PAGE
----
Michael Spencer on Atheism

Today I would like to direct your attention to a post from my all-time favorite Christian blogger Michael Spencer about atheism and evangelicalism’s interaction with it.  In light of the fact that my church just finished up a sermon series entitled “Losing My Religion”, I feel that this post is very timely.

The gist is as follows:  Those of us who have been around long enough remember Madalyn Murray O’Hair and her incessant crusade to get all public forms of religion eradicated from American life.  To us, atheists were nothing more than angry, ranting old ladies with way too much time on their hands–and we didn’t want to be like that.  We also remember hearing about the Frank Zinnser / William Lane Craig debate and other debates of a similar nature where some Christian scholar with multiple PHD’s gets up in front of a largely Christian audience and proceeds to beat the living shit out of some atheist who trots out old, tired, shopworn arguments against the Bible and against many points of Christian belief, and manages to make a complete idiot out of himself in the process.

Well folks, the game has changed.

Not that atheistic arguments against belief in a supernatural deity or the reliability of the Bible or other essentials of the Christian faith have changed.  Not that Christian answers to these arguments have lost any of their truth or any of their power.

What it is, is that atheism has gained a tremendous amount of street cred in recent years.  When you sign up to be an atheist nowadays, you aren’t signing up to be that angry old lady who has way too much time on her hands or that clown with bad hair who can’t string two ideas together, let alone articulate any reasonable semblance of a case for atheism.  No, you are now signing up with a whole cadre of well-respected scientists and journalists.  You’ve got guys out there like Dawkins, Hitchens, and the rest of the new atheist gang who can actually articulate the case for atheism in a coherent and compelling way.  You may not agree with everything that they are all about when they start ranting about the threat of religion, but it is nevertheless much easier to be an atheist nowadays.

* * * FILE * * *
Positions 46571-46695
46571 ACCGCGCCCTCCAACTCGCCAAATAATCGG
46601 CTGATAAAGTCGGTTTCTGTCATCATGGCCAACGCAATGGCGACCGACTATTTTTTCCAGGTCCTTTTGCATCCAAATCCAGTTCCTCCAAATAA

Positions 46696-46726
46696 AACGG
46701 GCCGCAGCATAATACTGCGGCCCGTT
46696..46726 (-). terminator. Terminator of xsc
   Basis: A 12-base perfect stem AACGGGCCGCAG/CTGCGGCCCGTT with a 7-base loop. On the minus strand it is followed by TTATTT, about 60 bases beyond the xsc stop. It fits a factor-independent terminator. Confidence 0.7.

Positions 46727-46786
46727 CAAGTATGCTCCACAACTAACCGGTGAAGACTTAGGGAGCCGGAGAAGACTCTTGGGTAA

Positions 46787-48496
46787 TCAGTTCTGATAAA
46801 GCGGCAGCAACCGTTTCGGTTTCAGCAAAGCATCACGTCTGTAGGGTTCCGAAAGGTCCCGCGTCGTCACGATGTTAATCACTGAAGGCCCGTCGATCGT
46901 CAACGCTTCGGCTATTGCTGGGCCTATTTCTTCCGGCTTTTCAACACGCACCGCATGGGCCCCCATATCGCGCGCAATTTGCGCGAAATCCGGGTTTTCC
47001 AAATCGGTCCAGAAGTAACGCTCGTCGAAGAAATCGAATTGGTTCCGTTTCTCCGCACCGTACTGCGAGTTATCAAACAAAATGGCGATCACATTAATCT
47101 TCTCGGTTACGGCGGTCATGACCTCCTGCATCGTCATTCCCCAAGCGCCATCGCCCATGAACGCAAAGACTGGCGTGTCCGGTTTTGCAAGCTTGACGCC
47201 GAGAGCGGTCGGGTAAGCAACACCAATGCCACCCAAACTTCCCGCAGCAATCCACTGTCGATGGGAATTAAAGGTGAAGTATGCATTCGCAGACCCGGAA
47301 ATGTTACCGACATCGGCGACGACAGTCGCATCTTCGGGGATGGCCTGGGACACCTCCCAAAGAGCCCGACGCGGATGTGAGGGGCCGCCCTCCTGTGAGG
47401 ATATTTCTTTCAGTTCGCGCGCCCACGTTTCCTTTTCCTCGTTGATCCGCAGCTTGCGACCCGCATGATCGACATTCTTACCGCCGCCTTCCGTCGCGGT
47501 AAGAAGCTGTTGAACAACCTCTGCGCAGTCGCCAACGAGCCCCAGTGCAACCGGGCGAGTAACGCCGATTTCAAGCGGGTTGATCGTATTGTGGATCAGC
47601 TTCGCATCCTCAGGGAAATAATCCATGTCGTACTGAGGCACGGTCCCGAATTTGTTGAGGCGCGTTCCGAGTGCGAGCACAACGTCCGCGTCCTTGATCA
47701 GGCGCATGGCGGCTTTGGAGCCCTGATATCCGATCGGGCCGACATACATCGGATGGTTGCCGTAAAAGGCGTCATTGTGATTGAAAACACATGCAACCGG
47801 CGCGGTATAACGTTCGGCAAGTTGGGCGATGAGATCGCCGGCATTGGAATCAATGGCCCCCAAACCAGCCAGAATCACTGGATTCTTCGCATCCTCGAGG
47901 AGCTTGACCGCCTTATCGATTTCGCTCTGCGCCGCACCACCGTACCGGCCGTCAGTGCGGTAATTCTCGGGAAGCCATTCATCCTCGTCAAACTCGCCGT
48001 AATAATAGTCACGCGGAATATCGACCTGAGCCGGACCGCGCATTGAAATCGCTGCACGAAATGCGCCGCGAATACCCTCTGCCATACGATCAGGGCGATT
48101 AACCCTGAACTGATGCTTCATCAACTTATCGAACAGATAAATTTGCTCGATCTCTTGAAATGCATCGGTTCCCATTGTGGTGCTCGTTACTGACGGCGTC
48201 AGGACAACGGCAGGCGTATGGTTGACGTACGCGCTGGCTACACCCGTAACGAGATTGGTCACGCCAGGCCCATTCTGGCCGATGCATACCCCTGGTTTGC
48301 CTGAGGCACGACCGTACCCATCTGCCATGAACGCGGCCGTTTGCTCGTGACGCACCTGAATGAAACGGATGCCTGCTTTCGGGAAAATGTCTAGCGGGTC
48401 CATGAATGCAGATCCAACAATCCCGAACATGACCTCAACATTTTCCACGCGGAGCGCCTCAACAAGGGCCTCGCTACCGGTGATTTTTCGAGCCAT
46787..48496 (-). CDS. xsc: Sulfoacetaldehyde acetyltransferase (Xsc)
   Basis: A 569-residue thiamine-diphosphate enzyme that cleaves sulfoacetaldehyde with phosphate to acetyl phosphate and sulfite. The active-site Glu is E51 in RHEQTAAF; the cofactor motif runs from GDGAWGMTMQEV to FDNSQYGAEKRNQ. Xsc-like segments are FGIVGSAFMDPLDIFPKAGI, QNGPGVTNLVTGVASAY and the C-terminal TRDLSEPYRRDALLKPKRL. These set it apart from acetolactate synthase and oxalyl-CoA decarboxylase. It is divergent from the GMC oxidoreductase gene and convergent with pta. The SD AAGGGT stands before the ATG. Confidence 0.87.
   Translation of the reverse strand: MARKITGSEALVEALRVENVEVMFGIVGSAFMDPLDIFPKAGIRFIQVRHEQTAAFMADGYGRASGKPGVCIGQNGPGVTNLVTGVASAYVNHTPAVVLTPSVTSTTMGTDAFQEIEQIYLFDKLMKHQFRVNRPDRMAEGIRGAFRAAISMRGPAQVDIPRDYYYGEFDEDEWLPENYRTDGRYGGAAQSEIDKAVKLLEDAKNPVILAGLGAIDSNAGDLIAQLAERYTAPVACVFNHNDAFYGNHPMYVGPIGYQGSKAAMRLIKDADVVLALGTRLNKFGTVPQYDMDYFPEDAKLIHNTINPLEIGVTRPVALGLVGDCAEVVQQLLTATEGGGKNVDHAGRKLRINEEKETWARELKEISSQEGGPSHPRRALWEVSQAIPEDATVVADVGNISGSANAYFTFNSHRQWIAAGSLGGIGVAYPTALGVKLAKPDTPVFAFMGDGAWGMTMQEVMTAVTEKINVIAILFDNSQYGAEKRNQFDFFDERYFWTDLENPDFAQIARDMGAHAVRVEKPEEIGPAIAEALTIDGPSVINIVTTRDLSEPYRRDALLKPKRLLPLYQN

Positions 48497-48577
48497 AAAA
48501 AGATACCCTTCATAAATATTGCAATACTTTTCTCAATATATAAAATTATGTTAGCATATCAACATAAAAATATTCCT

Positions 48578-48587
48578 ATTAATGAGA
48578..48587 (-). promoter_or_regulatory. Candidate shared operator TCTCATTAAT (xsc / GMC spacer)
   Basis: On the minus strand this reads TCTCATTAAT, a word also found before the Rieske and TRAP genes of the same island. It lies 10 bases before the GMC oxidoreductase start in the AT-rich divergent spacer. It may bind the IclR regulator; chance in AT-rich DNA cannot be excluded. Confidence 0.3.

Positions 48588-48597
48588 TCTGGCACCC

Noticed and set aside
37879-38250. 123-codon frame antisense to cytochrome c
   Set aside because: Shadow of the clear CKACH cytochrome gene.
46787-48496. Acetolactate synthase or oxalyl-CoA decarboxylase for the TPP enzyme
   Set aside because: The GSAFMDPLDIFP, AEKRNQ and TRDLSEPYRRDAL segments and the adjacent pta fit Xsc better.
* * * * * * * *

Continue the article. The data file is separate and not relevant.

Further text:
And it makes life a whole lot simpler too.  Occam’s Razor is a wonderful thing.  When trying to understand why suffering exists in our world, which is simpler?  To say that there is a God who created us as free beings and that suffering is the result of a complex, convoluted mass of choices and consequences?  Or to say that it is just the result of natural processes?

Not to mention the fact that we evangelicals have made atheism extremely appealing to our young people.  I will give us the benefit of the doubt by saying that this is unintentional, but we still have a lot to answer for.  What have we done?  We have filled people up with a lot of outrageously false promises about happiness, health, wealth, assurance, intimacy with God, answered prayer, everything working out hunky-dory…you get the idea.  Proving us to be liars is just like taking candy from a baby.  And when the atheist voices come along saying, “It’s OK.  You don’t have to knock yourself out trying to believe.  Don’t torture yourself by trying to come up with ever-increasingly complicated arguments to try and prop up that faith of yours (which is probably not worth propping up in the first place if you have to go to so much trouble).  Just give it up and go have a Coke.”  We can answer Dawkins’s arguments, but how on earth are we going to answer that?

And for the young people in our midst who do have serious questions about God and about faith, where can they go to have their questions answered?  Not a lot of places.  We’re too busy squawking about Obamacare, abortion, gay rights, etc.  We’re too busy having a grand old time grabbing our socks and spinning them around over our heads while some worship leader sings “You spin me right round Jesus right round like a record…JESUS MESS US UP!!!!!”  (If you’re wondering what on earth I was talking about in that last sentence, here it is in all its glory.)  Sure, there are plenty of books and other resources out there that can answer the questions, but by the time a young person with serious doubts gets there, it can easily seem that these resources are nothing more than the Faith ER where they are loaded up with all sorts of powerful anti-atheism drugs and then sent back out there to the Jesus bless-me crunkfest.

Well, I would love to say much more about this, but it’s not my post and there is nothing more I can say that Michael Spencer hasn’t already said much more eloquently in this post.  So you need to get over there and read it, if you haven’t already done so.

And if you haven’t already found Michael Spencer’s blog and made it a regular stop for you in your reading journey, you need to go on and do that.  You will find much there that is edifying; just start exploring the site and you will find that everything you touch is gold.